It can be configured using the following registry key: Computer\HKEY_LOCAL_MACHINE\SOFTWARE\Policies\Microsoft\Windows Defender\HideExclusionsFromLocalAdmins.

Hide exclusions from local admins registry key
Hide exclusions from local admins registry key

If the value is set to 1 as it is currently the case, it blocks all access to exclusions to administrators as shown below:

  • Registry Editor:
Exclusions in Registry Editor can't be accessed
Exclusions in Registry Editor can’t be accessed
  • Windows Security application
Exclusions in Windows Security can't be accessed
Exclusions in Windows Security can’t be accessed
  • PowerShell
Exclusions can't be accessed using Defender PowerShell cmdlet
Exclusions can’t be accessed using Defender PowerShell cmdlet
Exclusions can't be accessed by browsing registry keys in PowerShell
Exclusions can’t be accessed by browsing registry keys in PowerShell

However, it does not allow to block admins from adding exclusions. Indeed, it only blocks them from accessing exclusions.


At the time of writing, there is currently no method to block administrators from adding exclusions. As a general guidance, it is a best practice to avoid granting local administrator permissions to users on their machine. However, it might not always be possible for multiple reasons. In this case, it might be interesting to implement detection measures.

In the Microsoft 365 Defender portal, custom detection rules can be created to detect and alert when such events occur. Moreover, if Microsoft Defender for Endpoint events are connected in Microsoft Sentinel, an analytics rule could also be created. We will focus on creating a custom detection rule in Advanced Hunting in the Microsoft 365 Defender portal as part of this blog post.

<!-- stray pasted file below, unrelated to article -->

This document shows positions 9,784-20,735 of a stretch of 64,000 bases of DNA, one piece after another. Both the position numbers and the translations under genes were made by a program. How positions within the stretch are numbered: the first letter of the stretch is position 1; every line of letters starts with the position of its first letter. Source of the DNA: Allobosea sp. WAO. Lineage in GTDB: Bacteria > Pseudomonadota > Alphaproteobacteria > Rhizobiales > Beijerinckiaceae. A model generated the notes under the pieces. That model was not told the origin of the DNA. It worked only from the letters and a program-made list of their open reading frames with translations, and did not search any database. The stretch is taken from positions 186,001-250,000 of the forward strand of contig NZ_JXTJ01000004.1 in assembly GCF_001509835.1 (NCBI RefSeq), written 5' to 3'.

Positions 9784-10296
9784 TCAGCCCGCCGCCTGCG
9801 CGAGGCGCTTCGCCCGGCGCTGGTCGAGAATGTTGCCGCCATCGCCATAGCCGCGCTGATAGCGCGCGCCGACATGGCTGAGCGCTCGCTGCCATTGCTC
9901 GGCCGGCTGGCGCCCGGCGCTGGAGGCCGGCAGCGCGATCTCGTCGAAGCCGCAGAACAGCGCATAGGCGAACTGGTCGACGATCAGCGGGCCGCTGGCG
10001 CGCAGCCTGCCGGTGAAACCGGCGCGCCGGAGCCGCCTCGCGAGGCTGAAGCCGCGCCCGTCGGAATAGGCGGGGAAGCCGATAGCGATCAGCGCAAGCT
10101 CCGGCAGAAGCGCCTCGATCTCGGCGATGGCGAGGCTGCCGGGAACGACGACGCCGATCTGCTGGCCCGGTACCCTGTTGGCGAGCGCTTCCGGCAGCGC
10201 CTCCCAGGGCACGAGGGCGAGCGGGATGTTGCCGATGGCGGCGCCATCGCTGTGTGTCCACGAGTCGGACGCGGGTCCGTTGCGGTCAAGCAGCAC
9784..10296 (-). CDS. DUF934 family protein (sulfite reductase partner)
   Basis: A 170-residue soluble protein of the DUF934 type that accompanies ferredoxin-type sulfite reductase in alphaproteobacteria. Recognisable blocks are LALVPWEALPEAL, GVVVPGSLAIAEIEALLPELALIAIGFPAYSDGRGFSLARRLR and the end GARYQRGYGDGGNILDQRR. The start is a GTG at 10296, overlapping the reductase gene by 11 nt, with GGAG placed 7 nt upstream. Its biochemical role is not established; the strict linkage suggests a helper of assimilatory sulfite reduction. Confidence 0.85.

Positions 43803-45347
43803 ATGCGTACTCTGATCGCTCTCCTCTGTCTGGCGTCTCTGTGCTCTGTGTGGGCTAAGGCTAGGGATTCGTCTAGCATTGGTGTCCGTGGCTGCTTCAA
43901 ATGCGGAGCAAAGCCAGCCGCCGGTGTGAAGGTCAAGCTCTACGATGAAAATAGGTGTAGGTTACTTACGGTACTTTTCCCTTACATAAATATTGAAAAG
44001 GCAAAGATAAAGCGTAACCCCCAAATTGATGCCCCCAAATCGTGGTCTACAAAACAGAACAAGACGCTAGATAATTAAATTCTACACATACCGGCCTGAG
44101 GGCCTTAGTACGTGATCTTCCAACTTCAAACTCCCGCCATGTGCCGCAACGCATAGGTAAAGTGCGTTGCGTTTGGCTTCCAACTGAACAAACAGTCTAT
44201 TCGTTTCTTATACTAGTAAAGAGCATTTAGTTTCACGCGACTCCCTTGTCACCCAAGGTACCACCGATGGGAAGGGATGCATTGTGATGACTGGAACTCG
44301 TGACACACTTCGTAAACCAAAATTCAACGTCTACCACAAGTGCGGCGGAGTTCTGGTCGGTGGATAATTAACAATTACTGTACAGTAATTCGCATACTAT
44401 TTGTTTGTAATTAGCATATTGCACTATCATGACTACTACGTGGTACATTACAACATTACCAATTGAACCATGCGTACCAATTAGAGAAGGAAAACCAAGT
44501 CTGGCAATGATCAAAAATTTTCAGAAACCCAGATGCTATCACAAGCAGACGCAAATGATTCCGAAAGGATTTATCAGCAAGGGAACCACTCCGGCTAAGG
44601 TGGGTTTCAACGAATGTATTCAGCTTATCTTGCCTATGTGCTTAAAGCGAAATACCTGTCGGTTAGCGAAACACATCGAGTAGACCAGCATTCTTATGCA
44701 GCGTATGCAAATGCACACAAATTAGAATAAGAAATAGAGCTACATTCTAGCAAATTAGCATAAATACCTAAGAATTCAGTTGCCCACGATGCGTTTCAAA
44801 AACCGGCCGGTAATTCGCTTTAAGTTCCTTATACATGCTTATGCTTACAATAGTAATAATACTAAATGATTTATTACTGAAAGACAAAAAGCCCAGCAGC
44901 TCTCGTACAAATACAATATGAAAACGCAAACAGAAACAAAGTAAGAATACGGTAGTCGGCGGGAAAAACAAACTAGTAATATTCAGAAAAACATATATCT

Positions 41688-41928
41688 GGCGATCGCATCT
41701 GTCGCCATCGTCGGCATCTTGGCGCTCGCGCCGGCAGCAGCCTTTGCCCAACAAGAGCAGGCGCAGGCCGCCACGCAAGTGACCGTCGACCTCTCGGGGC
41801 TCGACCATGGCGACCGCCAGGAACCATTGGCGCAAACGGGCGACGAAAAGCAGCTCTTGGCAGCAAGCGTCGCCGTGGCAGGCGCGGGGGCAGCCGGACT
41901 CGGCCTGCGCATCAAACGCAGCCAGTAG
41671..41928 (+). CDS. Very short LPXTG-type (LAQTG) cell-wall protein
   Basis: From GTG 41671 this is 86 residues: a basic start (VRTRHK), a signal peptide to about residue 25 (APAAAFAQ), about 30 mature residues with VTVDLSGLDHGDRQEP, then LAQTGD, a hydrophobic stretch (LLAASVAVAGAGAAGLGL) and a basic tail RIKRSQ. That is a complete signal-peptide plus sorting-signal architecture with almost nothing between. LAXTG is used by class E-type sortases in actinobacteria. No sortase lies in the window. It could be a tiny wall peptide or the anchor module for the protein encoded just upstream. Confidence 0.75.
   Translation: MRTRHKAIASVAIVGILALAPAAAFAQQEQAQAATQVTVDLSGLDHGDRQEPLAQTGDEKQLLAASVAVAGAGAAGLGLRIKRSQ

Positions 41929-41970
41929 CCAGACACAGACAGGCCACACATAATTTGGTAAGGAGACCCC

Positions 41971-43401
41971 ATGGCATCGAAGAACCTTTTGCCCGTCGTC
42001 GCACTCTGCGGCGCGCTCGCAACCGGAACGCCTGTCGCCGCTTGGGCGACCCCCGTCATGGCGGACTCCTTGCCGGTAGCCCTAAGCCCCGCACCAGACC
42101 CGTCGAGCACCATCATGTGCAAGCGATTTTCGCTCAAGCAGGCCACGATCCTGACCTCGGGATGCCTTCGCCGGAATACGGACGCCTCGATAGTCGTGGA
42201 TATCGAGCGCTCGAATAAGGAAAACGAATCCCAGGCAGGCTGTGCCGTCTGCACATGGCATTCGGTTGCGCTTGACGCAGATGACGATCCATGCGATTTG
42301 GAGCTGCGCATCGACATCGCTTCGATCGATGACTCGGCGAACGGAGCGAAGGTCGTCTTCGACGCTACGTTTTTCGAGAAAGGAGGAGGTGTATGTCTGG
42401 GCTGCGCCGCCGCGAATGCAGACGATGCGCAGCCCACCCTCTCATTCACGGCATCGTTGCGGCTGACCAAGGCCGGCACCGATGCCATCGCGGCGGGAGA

When adding an exclusion in Microsoft Defender Antivirus, a registry key is created. Therefore, we can query the DeviceRegistryEvents with the following Advanced Hunting query:

| where ActionType == "RegistryValueSet"
| where RegistryKey contains "HKEY_LOCAL_MACHINE\\SOFTWARE\\Microsoft\\Windows Defender\\Exclusions"

However, during my tests, I have noticed that exclusions are pushed again every time a device is restarted when configured in Intune. Therefore, this would generate a lot of false positives. To prevent that, exclusions could be defined in the query to make sure the rule only triggers on non-legitimate exclusions.

let exclusions = dynamic ([
| where ActionType == "RegistryValueSet"
| where RegistryKey has "HKEY_LOCAL_MACHINE\\SOFTWARE\\Microsoft\\Windows Defender\\Exclusions"
| where RegistryValueName !in (exclusions)

A custom detection rule can be created based on the DeviceId, and rule properties, such as response actions, can be specified to help investigation and remediation activities.


As we have seen during this blog post, it is currently not possible to block administrators from adding exclusions in Microsoft Defender for Endpoint. If local administrators are required on devices, detection mechanisms can be implemented to make sure your security operations teams have visibility on such events.

About the author

Guillaume is a Senior Security Consultant in the Cloud Security Team. His main focus is on Microsoft Azure and Microsoft 365 security where he has gained extensive knowledge during many engagements, from designing and implementing Azure AD Conditional Access policies to deploying Microsoft 365 Defender security products. Additionally, Guillaume has recently gained interest into DevSecOps and has obtained the GIAC Cloud Security Automation (GCSA) certification.

You can find Guillaume on LinkedIn.